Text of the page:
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Southwest Utah records its driest May in 127 years, water district says

Posted at 9:28 PM, Jun 29, 2022
and last updated 2022-06-29 23:28:49-04

ST. GEORGE, Utah  — The Washington County Water Conservancy District said May was one of its driest months in 127 years.

The district, which manages water for the booming southwestern Utah region, told FOX 13 News that the Cedar City and St. George area recorded the driest May with little to no precipitation going back to 1895.

"It's one of the lowest precipitations ever recorded," Zach Renstrom, the district's general manager, told FOX 13 News. "The rains just didn't come at all."

Reservoirs are still doing OK, though Sand Hollow and Quail Creek have dropped 18% in the past month. There is enough to ensure culinary water. However, the district stressed conservation as critical for residents to ensure an adequate drinking water supply.

"Our cities have really been active on water conservation. Our citizens have responded really, really well and positive to that. New development being built, those developments are being constructed in a way that’s water wise," Renstrom said. "And you’re going to see a lot more coming from the county in that regard."

Cities have enacted restrictions for residents on outdoor water use, banning it from 10am to 8pm each day. Other cities have cut back on water use at government facilities. Golf courses, which help to lure tourists to the region, have re-worked how they use water to use less, Renstrom said. Agriculture producers have had their irrigation cycles restricted.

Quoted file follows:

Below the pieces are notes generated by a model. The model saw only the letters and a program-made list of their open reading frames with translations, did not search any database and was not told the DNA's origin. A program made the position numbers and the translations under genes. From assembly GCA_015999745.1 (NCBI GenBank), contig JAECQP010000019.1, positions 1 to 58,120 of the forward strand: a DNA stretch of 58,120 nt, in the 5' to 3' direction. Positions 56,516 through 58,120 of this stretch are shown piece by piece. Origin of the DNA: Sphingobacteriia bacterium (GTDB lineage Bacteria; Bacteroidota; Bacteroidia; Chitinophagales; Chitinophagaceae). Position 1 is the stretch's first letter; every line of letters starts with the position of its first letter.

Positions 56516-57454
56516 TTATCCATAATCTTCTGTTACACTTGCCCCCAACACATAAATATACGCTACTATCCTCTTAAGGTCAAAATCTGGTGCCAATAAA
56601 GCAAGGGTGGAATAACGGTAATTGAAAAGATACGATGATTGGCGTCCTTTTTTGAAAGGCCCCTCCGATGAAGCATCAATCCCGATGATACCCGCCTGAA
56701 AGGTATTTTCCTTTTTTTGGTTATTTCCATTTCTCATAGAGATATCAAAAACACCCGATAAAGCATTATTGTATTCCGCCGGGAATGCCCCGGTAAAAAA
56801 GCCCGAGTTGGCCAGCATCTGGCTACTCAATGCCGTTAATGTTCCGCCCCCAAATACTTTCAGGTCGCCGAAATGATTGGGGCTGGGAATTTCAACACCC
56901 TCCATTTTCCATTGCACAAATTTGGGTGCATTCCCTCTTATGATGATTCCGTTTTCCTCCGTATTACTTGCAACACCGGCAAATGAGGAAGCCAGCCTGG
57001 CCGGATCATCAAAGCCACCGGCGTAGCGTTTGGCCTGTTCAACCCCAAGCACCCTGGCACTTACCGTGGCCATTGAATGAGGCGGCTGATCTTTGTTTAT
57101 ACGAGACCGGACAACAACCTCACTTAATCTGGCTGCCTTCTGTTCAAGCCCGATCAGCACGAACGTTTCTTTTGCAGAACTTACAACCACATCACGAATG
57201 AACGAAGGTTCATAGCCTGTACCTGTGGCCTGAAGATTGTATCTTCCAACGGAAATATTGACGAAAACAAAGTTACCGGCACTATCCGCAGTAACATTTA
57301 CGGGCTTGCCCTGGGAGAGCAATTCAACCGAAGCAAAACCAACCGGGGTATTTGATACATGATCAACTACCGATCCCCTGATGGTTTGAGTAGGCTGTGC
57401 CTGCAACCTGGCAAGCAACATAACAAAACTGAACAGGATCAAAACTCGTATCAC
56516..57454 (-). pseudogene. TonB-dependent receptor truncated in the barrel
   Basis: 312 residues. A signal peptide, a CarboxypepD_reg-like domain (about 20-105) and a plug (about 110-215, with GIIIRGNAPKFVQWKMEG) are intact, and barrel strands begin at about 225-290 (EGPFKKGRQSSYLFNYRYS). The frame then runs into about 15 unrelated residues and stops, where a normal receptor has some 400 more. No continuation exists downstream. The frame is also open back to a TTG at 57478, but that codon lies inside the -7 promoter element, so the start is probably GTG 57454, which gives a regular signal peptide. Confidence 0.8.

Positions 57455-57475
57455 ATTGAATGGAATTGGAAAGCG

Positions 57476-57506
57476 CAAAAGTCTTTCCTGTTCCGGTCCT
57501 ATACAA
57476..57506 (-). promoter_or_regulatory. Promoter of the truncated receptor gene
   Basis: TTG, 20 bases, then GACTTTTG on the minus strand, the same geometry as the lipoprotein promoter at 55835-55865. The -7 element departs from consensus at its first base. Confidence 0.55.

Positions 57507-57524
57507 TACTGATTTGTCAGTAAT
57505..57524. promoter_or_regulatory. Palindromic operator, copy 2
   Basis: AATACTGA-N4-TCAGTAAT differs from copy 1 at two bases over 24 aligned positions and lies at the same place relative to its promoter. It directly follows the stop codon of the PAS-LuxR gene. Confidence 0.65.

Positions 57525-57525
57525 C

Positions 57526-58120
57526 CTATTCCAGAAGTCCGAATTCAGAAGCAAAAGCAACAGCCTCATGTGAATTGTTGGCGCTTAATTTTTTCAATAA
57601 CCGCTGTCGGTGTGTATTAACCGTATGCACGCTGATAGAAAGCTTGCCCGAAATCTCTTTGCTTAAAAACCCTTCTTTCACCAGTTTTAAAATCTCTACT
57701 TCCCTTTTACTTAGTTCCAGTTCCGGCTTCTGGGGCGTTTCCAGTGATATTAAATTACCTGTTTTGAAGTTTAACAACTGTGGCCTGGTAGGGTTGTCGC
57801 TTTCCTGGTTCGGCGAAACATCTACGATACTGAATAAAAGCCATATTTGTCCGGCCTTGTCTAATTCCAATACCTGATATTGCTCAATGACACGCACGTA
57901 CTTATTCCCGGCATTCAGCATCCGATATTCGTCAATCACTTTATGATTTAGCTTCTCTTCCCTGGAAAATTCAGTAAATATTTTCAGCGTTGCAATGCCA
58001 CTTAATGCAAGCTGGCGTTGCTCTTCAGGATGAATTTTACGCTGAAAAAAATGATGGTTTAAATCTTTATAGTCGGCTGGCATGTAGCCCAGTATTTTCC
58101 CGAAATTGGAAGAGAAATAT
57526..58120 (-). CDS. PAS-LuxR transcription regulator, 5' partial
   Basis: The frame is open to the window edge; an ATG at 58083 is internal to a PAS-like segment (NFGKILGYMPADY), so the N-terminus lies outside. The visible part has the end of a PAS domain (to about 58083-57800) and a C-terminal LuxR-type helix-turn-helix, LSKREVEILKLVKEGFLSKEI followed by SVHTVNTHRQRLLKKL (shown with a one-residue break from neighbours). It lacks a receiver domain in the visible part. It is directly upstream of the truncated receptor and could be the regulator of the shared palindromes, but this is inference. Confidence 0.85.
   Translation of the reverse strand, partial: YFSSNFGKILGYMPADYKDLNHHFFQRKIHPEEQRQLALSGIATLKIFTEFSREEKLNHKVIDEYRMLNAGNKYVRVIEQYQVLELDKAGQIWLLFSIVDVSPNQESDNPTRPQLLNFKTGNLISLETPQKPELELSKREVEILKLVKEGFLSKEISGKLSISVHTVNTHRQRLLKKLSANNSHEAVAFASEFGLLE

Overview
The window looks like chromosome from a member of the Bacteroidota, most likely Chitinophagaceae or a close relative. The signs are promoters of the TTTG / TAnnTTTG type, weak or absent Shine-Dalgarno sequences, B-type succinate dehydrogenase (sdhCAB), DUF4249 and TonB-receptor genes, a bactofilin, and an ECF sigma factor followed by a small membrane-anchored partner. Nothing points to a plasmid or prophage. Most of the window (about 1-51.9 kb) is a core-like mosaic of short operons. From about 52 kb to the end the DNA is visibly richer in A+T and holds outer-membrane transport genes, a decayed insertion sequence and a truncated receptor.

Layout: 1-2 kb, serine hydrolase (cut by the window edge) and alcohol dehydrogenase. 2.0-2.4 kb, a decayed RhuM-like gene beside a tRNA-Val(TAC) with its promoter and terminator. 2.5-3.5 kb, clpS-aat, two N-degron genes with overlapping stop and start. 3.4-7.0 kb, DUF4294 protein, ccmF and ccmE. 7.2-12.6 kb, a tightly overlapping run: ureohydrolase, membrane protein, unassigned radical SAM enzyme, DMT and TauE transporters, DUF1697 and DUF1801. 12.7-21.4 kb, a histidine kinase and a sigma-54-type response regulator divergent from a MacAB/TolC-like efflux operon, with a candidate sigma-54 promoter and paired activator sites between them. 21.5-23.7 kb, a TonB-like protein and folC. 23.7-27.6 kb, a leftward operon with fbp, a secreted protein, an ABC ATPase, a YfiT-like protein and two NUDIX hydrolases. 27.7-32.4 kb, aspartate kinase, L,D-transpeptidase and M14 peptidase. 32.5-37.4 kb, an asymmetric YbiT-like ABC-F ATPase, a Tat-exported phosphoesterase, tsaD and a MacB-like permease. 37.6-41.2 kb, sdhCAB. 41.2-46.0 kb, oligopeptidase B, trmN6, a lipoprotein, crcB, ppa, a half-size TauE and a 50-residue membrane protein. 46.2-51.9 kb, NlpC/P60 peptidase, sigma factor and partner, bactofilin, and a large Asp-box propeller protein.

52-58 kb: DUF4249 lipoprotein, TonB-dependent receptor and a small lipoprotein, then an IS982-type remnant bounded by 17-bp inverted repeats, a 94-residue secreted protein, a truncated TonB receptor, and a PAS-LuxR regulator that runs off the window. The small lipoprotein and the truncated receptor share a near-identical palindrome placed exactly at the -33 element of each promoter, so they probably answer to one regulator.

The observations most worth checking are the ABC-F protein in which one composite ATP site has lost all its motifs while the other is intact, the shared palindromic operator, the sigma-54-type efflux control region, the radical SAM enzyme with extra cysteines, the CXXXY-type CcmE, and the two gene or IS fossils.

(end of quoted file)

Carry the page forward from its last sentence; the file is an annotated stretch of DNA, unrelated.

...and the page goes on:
"Sometimes they have to go weeks, almost longer than that before they can irrigate. On our culinary system, all our cities have water wasting ordinances in place," he said.

The environmental group Conserve Southwest Utah said conservation is critical and everyone must step up.

"We’re way overdue for building and implementing a water conservation culture. That’s the key," Ed Adronchek, the group's water policy director, told FOX 13 News on Wednesday.

The Washington County Water Conservancy District said it was also working to ensure future water supply by constructing new reservoirs. One, Renstrom said, will make better use of secondary water.

"We have several different projects to ensure drinking water for the future," he said.

Conserve Southwest Utah said it did not oppose some of the reservoir projects that act as storage for secondary water, but did have concerns about others. Some may have significant environmental impacts on Zion National Park and parts of southwestern Utah.

"You can see across the spectrum, there are good ones and there are bad ones," said Androchek.

Restrom said southern Utah's reservoirs this year may be faring better than some in northern Utah. But next year might be worrying if conditions continue.

"We feel comfortable about this year," he said. "Where we would see restrictions would be next summer."